Article
While psoriasis is upon the age of biological treatments, additional researches have led to other new therapies for psoriasis, including targets aimed at nuclear receptors. PPARs are members of the nuclear-hormone-receptor superfamily, including retinoid receptors and vitamin D receptors. Recent works have highlighted the role of PPARs, which transduce a wide variety of signals into a set of cellular responses at the level of gene transcription, as critical regulators of cutaneous homeostasis in regulating differentiation, proliferation, and inflammatory responses of the skin. PPAR agonists or antagonists may therefore, hold promise as interesting compounds for the treatment of various epidermal disorders characterized by inflammation, hyperproliferation and aberrant differentiation, such as psoriasis.
Article
Cannabidiol, a non-psychoactive constituent of cannabis, has been reported as a neuroprotectant. Cannabidiol and Delta(9)-tetrahydrocannabinol, the primary psychoactive constituent of cannabis, significantly decreased the infarct volume at 4 h in the mouse middle cerebral artery occlusion model. The neuroprotective effects of Delta(9)-tetrahydrocannabinol but not cannabidiol were inhibited by SR141716, a cannabinoid CB1 receptor antagonist, and were abolished by warming of the animals to the levels observed in the controls. Delta(9)-Tetrahydrocannabinol significantly decreased the rectal temperature, and the hypothermic effect was inhibited by SR141716. These results surely show that the neuroprotective effect of Delta(9)-tetrahydrocannabinol are via a CB1 receptor and temperature-dependent mechanisms whereas the neuroprotective effects of cannabidiol are independent of CB1 blockade and of hypothermia.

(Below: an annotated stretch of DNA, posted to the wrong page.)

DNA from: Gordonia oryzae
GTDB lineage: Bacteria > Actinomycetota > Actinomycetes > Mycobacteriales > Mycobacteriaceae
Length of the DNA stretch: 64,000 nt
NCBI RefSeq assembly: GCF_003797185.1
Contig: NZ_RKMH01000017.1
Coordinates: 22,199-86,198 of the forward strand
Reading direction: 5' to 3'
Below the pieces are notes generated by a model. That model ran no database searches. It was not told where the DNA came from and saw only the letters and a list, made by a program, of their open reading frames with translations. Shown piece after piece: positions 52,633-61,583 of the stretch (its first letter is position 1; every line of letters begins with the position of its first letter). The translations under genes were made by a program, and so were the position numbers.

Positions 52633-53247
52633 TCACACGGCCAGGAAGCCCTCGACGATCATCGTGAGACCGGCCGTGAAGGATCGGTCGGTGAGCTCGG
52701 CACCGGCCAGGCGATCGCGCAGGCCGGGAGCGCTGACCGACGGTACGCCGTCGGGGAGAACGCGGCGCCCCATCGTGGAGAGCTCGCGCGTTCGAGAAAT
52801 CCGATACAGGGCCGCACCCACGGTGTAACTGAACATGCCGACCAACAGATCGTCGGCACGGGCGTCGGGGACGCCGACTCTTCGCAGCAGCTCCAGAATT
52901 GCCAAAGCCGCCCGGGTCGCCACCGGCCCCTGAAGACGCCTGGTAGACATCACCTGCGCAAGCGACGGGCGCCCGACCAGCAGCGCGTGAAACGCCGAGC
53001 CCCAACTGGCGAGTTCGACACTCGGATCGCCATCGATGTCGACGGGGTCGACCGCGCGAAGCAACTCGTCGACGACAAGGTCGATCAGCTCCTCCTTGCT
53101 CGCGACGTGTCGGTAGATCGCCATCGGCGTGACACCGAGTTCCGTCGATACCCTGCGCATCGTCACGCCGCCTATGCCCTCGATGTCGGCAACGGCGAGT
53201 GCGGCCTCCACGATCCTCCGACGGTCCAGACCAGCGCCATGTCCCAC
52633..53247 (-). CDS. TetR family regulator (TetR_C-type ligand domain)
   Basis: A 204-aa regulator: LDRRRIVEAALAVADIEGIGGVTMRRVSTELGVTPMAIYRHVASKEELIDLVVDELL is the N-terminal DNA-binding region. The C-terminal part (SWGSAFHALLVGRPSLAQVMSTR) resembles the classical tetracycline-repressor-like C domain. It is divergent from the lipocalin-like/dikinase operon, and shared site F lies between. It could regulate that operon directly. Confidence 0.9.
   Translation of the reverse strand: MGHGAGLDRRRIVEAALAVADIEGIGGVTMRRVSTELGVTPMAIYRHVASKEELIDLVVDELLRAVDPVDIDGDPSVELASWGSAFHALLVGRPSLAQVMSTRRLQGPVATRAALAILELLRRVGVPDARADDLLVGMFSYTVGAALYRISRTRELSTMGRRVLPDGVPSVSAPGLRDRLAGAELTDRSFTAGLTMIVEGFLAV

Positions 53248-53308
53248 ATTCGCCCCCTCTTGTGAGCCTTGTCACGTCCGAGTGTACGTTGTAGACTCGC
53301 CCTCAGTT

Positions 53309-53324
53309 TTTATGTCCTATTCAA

Article
We evaluated the ability of cannabidiol (CBD) to impair the migration of tumor cells stimulated by conditioned medium. CBD caused concentration-dependent inhibition of the migration of U87 glioma cells, quantified in a Boyden chamber. Since these cells express both cannabinoid CB1 and CB2 receptors in the membrane, we also evaluated their engagement in the antimigratory effect of CBD. The inhibition of cell was not antagonized either by the selective cannabinoid receptor antagonists SR141716 (CB1) and SR144528 (CB2) or by pretreatment with pertussis toxin, indicating no involvement of classical cannabinoid receptors and/or receptors coupled to Gi/o proteins. These results reinforce the evidence of antitumoral properties of CBD, demonstrating its ability to limit tumor invasion, although the mechanism of its pharmacological effects remains to be clarified. British Journal of Pharmacology (2005) 144, 1032–1036. doi:10.1038/sj.bjp.0706134
Article
In the nineteenth century, marijuana was prescribed by physicians for maladies ranging from eating disorders to rabies. However, as newer, more effective drugs were discovered and as the potential for abuse of marijuana was recognized, its use as a therapeutic became restricted, and only recently has its therapeutic potential been re-evaluated. Recent studies in animal models and in humans have produced promising results for the treatment of various disorders - such as obesity, cancer, and spasticity and tremor due to neuropathology - with drugs based on marijuana-derived cannabinoids. Moreover, as I discuss here, a wealth of information also indicates that these drugs have immunosuppressive and anti-inflammatory properties; therefore, on the basis of this mode of action, the therapeutic usefulness of these drugs in chronic inflammatory diseases is now being reassessed.
Article